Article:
Getting Started

Our recommended starting point for anyone in this industry is to read the document that started it all: The Bitcoin Whitepaper. Find the Intro and Conclusion below. To get more into the weeds, check out the whitepaper for yourself!

Abstract. A purely peer-to-peer version of electronic cash would allow online payments to be sent directly from one party to another without going through a financial institution. Digital signatures provide part of the solution, but the main benefits are lost if a trusted third party is still required to prevent double-spending. We propose a solution to the double-spending problem using a peer-to-peer network. The network timestamps transactions by hashing them into an ongoing chain of hash-based proof-of-work, forming a record that cannot be changed without redoing the proof-of-work. The longest chain not only serves as proof of the sequence of events witnessed, but proof that it came from the largest pool of CPU power. As long as a majority of CPU power is controlled by nodes that are not cooperating to attack the network, they’ll generate the longest chain and outpace attackers. The network itself requires minimal structure. Messages are broadcast on a best effort basis, and nodes can leave and rejoin the network at will, accepting the longest proof-of-work chain as proof of what happened while they were gone.”

Conclusion. We have proposed a system for electronic transactions without relying on trust. We started with the usual framework of coins made from digital signatures, which provides strong control of ownership, but is incomplete without a way to prevent double-spending. To solve this, we proposed a peer-to-peer network using proof-of-work to record a public history of transactions that quickly becomes computationally impractical for an attacker to change if honest nodes control a majority of CPU power. The network is robust in its unstructured simplicity. Nodes work all at once with little coordination. They do not need to be identified, since messages are not routed to any particular place and only need to be delivered on a best effort basis. Nodes can leave and rejoin the network at will, accepting the proof-of-work chain as proof of what happened while they were gone. They vote with their CPU power, expressing their acceptance of valid blocks by working on extending them and rejecting invalid blocks by refusing to work on them. Any needed rules and incentives can be enforced with this consensus mechanism.”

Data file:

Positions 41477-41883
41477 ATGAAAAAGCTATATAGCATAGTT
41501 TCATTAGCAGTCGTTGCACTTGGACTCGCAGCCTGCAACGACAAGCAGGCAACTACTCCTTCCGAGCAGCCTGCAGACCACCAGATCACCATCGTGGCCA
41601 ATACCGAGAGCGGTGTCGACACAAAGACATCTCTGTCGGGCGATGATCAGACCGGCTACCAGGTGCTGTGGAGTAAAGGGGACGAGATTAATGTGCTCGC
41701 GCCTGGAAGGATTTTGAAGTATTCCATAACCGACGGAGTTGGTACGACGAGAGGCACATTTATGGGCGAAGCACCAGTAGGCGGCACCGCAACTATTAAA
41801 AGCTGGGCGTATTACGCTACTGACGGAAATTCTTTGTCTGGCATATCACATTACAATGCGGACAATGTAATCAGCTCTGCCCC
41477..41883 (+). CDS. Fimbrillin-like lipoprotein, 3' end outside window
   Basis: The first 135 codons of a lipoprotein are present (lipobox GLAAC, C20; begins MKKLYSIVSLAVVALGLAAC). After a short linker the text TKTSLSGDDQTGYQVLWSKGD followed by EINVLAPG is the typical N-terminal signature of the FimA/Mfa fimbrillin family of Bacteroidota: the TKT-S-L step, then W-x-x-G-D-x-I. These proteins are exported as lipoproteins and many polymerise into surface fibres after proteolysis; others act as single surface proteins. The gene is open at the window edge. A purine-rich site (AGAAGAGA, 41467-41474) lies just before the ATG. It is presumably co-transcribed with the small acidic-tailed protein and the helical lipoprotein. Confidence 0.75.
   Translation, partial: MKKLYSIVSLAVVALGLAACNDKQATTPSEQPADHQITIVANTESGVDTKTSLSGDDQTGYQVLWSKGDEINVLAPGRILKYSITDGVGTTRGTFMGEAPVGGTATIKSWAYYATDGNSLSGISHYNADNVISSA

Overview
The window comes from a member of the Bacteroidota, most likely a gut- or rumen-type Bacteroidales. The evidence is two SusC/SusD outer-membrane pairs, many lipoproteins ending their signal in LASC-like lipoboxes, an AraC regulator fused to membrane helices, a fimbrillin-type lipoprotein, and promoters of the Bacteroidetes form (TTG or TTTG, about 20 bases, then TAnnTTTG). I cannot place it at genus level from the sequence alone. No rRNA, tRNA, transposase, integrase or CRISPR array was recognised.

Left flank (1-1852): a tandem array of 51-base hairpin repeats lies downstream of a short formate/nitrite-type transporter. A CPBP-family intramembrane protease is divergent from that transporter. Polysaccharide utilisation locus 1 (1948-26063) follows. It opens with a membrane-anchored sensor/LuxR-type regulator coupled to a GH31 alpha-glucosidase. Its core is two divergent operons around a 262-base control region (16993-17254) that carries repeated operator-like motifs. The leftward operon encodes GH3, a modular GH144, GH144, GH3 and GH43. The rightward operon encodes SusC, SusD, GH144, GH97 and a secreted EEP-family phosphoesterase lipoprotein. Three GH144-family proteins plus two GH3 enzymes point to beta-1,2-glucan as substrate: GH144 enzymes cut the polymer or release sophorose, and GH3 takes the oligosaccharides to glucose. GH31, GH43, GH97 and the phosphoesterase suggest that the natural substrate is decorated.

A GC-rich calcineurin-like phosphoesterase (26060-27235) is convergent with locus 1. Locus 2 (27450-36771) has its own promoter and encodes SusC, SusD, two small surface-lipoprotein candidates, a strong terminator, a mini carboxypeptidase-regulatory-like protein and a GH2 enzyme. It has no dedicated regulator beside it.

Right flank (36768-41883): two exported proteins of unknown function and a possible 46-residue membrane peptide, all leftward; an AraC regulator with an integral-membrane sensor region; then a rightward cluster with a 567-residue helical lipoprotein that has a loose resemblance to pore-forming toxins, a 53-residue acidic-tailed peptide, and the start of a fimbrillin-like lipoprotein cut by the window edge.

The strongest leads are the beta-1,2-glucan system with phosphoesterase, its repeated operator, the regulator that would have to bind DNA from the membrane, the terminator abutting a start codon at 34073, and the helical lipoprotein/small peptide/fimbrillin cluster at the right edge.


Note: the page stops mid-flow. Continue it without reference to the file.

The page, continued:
For some more reading on Bitcoin specifically, check out this report by Wilmington Trust:

For a broader take on Bitcoin and overall market trends, check out this lecture by Tom Lee of Fund Strat:


Blockchain has become a pretty hot topic and buzzword. Is blockchain the same as Bitcoin? Is blockchain anything more than a cool database? Is it going to solve all the world’s problems? We’ll let you decide, but here are some recommended readings:

Blockchain Under the Hood by ThoughtWorks(technical):

Blockchain Simplified by Steemit (non-technical):

More Visual? Here is a video by Simply Explained:

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